The process starts Thursday morning with a candidates forum - three minute speeches, then questions from members
Thursday afternoon, there will be a secret ballot vote of all House Republicans to determine the official party nominee
Full House votes on the speaker October 29
House Republicans will cast secret ballots on Thursday to elect their party’s nominee to succeed House Speaker John Boehner, who is resigning at the end of the month.
Reps. Kevin McCarthy, R-California, Jason Chaffetz, R-Utah, and Daniel Webster, R-Florida, are the three candidates vying for the post, and the winner becomes the favorite to become second in line to succeed the President of the United States.
But Thursday’s vote inside the House GOP conference is just the first step. The candidate who gets the Republican party’s internal nod still has to be approved by the full House of Representatives on October 29. And that’s where things can get tricky.
If the Republican nominee can’t garner 218 votes on the House floor, then Boehner will remain the speaker. And the potential for multiple rounds of votes on the House floor could open up the election to other candidates beyond the three that are in the race now. It would also prolong the deeply divisive and public process for House Republicans, who are hoping to chart a new path forward and prove they can make the dysfunctional Capitol work.
Here are the steps:
The three candidates will make their pitch to GOP colleagues at a “candidate forum” on Thursday morning in a conference room in the basement of the Capitol. Each gets three minutes to make a speech before answering questions from members.
House GOP Conference Secret Ballot
At noon, the 247 members of the House Republican conference gather in the ornate Ways and Means Committee room to vote.
Under the House GOP conference rules, the three candidates are not allowed to make their own speeches. Instead each can designate one supporter to make a three-minute address nominating them for the post. Then up to two additional supporters can speak for another minute each on the candidate’s behalf.
To win the GOP nomination, a candidate needs a simple majority of all House Republicans – or 125 votes. (That number could change if any House Republicans are absent or opts not to vote in the election.)
Boehner plans to vote for McCarthy before heading to New York to tape an appearance on “The Tonight Show,” according to a spokesman.
The delegate from American Samoa, Amata Radewagen, who doesn’t get a vote on the House floor, does get to cast a vote for speaker inside the conference meeting.
Three members serve as “tally clerks” and collect the ballots and count how many votes each candidate receives.
Once all the ballots are counted, a representative of the conference will announce the results, along with the vote totals.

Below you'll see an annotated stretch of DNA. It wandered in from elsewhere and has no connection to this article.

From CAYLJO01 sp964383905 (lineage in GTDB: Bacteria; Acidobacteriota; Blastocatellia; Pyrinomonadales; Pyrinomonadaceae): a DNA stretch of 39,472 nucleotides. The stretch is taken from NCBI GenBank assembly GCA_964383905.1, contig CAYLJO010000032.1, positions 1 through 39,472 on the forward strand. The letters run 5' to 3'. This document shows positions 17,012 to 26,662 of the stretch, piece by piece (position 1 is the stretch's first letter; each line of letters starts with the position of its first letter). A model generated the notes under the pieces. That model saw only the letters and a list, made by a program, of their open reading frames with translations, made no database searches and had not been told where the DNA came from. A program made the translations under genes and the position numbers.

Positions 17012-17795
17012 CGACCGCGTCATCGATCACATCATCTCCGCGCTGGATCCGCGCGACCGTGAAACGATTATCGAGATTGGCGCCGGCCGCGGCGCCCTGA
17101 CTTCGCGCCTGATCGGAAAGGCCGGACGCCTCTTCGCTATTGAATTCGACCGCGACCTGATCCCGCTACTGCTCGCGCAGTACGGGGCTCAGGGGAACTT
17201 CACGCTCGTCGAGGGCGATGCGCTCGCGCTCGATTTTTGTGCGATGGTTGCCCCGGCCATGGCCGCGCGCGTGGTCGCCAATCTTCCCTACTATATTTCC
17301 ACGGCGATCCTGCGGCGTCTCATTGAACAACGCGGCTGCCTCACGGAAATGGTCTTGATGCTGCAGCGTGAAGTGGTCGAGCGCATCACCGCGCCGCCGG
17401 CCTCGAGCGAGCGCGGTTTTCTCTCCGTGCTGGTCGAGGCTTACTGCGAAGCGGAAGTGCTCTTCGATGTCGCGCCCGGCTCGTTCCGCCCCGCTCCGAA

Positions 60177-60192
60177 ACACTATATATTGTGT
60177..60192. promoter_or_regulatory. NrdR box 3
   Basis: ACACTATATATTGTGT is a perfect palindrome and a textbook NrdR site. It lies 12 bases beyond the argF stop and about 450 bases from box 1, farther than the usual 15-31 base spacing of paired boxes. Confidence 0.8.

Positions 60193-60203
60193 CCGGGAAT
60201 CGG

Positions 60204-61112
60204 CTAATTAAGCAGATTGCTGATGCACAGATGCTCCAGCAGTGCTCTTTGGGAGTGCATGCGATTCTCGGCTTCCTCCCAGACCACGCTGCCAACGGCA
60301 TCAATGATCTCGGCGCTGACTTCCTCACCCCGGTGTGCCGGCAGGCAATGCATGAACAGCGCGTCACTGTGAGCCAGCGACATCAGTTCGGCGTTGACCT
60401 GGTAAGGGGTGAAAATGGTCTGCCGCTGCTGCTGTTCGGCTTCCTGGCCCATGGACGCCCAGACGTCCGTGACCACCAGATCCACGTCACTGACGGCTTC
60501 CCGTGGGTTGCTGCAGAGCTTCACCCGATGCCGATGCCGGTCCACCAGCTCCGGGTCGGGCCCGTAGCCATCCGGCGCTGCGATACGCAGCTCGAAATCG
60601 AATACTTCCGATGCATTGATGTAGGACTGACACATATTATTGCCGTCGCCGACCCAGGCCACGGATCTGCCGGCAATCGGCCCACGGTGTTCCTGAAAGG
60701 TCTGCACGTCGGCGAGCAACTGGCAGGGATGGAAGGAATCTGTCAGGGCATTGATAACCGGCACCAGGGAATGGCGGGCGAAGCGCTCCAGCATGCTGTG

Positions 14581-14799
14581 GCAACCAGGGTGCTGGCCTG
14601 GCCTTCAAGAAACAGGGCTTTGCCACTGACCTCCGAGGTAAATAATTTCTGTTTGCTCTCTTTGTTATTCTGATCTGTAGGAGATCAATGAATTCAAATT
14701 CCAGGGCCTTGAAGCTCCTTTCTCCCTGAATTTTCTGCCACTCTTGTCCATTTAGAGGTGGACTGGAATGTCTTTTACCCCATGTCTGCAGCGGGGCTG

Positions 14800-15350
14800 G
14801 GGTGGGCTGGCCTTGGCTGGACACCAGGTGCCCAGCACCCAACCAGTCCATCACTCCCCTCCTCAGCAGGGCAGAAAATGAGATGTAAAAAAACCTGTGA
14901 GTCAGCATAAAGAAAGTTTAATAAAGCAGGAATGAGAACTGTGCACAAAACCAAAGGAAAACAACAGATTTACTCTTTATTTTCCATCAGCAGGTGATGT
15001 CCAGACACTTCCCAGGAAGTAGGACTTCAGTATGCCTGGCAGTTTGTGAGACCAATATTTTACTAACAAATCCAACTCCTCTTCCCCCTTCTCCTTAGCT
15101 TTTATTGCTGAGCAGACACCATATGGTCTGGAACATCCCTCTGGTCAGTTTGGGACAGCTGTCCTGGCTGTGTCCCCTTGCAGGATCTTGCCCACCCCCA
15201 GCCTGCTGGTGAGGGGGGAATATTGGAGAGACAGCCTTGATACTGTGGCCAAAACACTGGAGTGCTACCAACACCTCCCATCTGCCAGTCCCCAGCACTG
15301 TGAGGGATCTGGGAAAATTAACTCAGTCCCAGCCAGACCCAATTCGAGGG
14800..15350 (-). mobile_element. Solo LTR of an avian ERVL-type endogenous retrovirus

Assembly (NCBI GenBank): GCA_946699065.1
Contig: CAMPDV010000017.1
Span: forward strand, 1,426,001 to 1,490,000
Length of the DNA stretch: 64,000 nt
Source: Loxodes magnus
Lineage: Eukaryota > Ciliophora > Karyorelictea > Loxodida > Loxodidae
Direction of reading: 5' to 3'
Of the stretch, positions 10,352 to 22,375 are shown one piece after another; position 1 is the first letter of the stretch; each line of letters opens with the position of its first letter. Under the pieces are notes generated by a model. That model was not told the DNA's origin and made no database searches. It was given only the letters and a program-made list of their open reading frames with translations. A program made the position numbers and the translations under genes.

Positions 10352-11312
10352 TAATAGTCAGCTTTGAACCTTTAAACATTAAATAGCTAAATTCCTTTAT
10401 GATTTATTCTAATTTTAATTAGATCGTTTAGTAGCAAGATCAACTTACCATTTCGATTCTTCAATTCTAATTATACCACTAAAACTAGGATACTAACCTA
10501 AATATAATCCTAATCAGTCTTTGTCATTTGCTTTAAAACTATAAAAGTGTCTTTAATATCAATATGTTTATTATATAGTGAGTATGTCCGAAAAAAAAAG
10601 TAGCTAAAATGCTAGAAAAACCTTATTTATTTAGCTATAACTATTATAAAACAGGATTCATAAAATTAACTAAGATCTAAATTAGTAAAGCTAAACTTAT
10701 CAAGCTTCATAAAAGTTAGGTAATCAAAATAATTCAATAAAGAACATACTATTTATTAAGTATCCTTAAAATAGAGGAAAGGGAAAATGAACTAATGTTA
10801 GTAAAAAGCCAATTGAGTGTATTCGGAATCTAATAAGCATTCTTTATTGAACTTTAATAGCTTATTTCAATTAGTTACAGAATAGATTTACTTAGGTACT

If no candidate gets a majority of the conference on the first vote, a second ballot circulates with the names of the top two vote-getters, and a winner is announced after those ballots are counted.
Election on the House Floor – October 29
The new speaker can’t take the gavel from Boehner until the full House of Representatives votes.
Unlike the private contest on Thursday, the floor vote is covered live by C-SPAN’s television cameras inside the House chamber.
Each member of Congress is called on in alphabetical order to stand and announce their choice for speaker. The winner must win the votes of a majority – 218, if everyone in the House is present – in order to win.
The vast majority of House Democrats are expected for to vote for former Speaker and current Minority Leader Nancy Pelosi.
House Republican conference rules require that GOP members support their party’s nominee on the floor, but many conservatives have ignored that rule in recent elections. That’s where any drama will occur.
If the GOP nominee fails to get a majority, the contest on the House floor could go to multiple ballots. Boehner will remain the speaker until a majority of the House votes to elect a new candidate.
The last time it took more than one ballot to elect a speaker was in 1923 when it took nine ballots over the course of three days.
And you don’t need to be in the House to get the job. The Constitution does not require that the speaker be someone currently serving in Congress, but all who have been elected to the post have been House members. Former Secretary of State Colin Powell, Sen. Rand Paul and Sen. Jeff Sessions received votes in the January 2015 election. And two years earlier, David Walker, the former head of the General Accounting Office, received one vote.